Before his higher education career, Dr. Gonzales taught math at Coolidge High School (CHS) for two years alongside his favorite math teacher, student-teacher supervisor, and mentor Mr. Jim Whipple. Dr. Gonzales coached wrestling for seven years at CHS during a time when the wrestling team birthed more one, two, and three-time state champions than any other time in the program’s history. Dr. Gonzales also attended school in Coolidge and graduated from CHS in 1991 in the top five of his class. He served in many student organizations and was elected class president and student body president at CHS. He was a 152-lb state runner up in 1990 and state champion wrestling in 1991 and placed in the top three at state and regional track meets in the 100m, 200m, and 4x100m sprint relay.
Equally committed to community involvement, Dr. Gonzales has previously or currently serving on several organizations and boards including the Coolidge Lions Club and Coolidge Rotary along with the American Association of Community Colleges Board of Directors, National Community College Hispanic Council Board of Directors, Arizona Hispanic Chamber Board of Directors, Arizona Commission for Post-Secondary Education, Terros Health Board of Directors, Greater Phoenix Leadership, City of Phoenix Workforce Development Board of Directors, Greater Phoenix Economic Council, and many others.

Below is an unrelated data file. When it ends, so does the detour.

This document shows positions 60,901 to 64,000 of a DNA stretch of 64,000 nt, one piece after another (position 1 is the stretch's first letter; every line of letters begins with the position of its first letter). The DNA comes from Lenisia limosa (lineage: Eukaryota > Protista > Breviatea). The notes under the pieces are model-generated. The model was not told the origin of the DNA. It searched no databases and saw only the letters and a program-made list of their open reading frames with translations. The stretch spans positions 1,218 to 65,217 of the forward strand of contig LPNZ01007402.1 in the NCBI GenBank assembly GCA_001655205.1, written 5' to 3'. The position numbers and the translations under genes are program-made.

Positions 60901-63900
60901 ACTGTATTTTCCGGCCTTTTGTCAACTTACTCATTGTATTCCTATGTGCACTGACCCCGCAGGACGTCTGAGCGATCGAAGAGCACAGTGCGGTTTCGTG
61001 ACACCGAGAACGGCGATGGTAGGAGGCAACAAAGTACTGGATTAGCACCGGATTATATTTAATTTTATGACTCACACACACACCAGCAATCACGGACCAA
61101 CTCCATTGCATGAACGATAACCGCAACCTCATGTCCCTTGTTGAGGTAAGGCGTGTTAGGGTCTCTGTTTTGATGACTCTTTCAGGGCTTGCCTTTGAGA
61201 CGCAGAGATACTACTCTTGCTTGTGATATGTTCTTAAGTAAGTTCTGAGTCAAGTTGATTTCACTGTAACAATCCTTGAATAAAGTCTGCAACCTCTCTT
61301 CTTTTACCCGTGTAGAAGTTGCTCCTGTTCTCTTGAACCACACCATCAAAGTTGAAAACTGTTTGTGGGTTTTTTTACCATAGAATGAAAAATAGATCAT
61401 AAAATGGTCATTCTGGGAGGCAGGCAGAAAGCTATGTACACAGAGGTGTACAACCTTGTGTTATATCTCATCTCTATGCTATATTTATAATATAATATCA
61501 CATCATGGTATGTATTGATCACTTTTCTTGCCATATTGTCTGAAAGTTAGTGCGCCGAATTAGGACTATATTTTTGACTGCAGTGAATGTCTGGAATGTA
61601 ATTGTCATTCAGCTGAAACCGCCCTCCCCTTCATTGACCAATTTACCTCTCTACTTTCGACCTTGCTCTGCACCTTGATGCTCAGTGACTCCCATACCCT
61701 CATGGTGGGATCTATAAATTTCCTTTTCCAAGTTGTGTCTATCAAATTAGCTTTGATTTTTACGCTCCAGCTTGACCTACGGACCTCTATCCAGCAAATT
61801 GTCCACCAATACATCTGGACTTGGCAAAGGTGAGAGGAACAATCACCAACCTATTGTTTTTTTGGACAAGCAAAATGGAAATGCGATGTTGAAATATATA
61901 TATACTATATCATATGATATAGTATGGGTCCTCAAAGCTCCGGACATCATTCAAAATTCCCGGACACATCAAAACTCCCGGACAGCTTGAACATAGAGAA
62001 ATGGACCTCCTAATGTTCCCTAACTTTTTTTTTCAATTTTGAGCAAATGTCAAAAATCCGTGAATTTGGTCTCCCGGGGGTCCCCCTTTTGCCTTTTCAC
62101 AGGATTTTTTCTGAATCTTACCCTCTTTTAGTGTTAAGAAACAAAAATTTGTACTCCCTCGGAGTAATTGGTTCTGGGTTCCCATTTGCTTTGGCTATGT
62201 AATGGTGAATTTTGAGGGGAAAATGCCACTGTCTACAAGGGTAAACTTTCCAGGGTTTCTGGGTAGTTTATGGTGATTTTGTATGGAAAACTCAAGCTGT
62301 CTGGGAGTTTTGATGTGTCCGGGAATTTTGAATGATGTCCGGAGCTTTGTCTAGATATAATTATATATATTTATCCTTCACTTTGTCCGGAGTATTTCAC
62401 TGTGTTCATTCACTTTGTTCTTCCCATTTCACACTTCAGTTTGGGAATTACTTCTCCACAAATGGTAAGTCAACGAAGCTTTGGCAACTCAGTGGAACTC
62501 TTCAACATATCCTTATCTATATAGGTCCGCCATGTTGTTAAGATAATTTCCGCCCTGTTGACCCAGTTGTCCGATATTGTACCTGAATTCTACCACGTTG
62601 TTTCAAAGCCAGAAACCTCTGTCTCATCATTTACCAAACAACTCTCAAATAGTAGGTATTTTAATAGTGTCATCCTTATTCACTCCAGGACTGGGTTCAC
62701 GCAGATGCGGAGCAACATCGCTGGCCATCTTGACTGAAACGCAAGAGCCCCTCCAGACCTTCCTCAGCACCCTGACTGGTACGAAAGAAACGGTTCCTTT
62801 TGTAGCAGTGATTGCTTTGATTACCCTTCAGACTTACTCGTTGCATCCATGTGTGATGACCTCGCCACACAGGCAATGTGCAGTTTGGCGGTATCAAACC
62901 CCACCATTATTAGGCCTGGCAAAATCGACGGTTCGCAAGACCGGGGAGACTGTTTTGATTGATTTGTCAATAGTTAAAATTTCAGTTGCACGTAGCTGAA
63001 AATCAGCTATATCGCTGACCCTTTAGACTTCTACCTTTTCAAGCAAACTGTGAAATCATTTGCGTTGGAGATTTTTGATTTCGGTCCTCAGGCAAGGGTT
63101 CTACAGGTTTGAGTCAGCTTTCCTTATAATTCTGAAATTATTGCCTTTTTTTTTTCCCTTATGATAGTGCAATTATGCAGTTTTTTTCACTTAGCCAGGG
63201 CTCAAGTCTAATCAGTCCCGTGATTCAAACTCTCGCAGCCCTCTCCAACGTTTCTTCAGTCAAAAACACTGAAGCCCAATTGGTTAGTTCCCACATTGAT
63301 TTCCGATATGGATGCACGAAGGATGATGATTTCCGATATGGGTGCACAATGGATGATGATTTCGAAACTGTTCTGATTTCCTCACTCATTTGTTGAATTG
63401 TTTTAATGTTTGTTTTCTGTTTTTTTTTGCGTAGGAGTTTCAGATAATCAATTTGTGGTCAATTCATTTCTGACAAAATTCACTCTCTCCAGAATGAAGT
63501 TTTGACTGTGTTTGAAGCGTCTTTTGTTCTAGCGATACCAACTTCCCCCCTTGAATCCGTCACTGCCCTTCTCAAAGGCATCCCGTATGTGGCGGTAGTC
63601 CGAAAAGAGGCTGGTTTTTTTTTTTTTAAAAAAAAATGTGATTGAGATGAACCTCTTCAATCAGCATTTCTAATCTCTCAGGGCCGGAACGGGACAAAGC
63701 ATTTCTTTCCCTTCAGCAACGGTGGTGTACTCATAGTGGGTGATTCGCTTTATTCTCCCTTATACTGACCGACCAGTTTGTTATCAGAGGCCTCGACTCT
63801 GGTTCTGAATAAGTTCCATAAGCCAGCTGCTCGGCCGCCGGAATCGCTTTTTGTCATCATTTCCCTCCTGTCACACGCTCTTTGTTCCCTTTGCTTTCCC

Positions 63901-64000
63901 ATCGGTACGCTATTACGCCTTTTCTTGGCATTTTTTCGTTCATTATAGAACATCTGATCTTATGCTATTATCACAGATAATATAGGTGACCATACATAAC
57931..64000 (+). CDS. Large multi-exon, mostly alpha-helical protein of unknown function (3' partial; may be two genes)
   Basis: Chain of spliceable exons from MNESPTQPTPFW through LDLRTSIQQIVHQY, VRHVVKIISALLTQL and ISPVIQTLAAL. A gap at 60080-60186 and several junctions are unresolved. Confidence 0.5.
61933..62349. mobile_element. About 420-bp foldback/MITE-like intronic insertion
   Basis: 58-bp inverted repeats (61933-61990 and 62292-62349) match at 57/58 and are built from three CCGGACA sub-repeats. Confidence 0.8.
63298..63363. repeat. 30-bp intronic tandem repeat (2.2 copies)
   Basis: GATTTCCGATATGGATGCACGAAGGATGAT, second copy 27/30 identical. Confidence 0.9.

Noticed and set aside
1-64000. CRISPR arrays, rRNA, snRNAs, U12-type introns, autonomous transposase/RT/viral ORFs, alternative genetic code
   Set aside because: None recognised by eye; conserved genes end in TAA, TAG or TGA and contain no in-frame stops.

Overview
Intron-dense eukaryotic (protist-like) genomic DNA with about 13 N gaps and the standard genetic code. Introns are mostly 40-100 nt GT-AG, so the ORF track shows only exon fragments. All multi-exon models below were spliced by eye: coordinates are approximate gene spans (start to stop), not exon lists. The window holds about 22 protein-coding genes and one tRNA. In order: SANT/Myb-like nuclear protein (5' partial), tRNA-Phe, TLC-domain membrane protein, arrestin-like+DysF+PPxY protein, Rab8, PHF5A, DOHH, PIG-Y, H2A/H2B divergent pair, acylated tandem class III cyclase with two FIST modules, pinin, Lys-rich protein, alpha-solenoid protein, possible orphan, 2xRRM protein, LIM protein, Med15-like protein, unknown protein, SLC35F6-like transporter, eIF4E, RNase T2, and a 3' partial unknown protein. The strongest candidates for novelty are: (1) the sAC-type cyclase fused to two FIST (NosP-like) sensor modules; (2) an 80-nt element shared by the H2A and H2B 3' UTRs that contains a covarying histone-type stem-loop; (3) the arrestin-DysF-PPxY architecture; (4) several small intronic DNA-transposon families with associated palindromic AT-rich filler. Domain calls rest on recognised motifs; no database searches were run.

Dr. Gonzales earned his doctorate in educational administration in the top-ranked Community College Leadership Program from the University of Texas at Austin. He holds a Master of Arts in teaching mathematics and a Bachelor of Science in secondary education – mathematics from Northern Arizona University. He is an adjunct faculty member for Arizona State University’s Mary Lou Fulton Teachers College graduate program and the Roueche Graduate Center’s Community College Leadership Program, Kansas State University doctoral program.
Dr. Gonzales currently resides in Coolidge and credits his parents who are also CHS Alumni, Ray and Frances Gonzales, for instilling in him the importance of education, perseverance, and faith. His younger siblings, Terri and Anthony, have also committed their professional livelihood to education. He and his wife Desiree have five children together, Austin, Jenna, Corbin, Reagan, and Jaxen.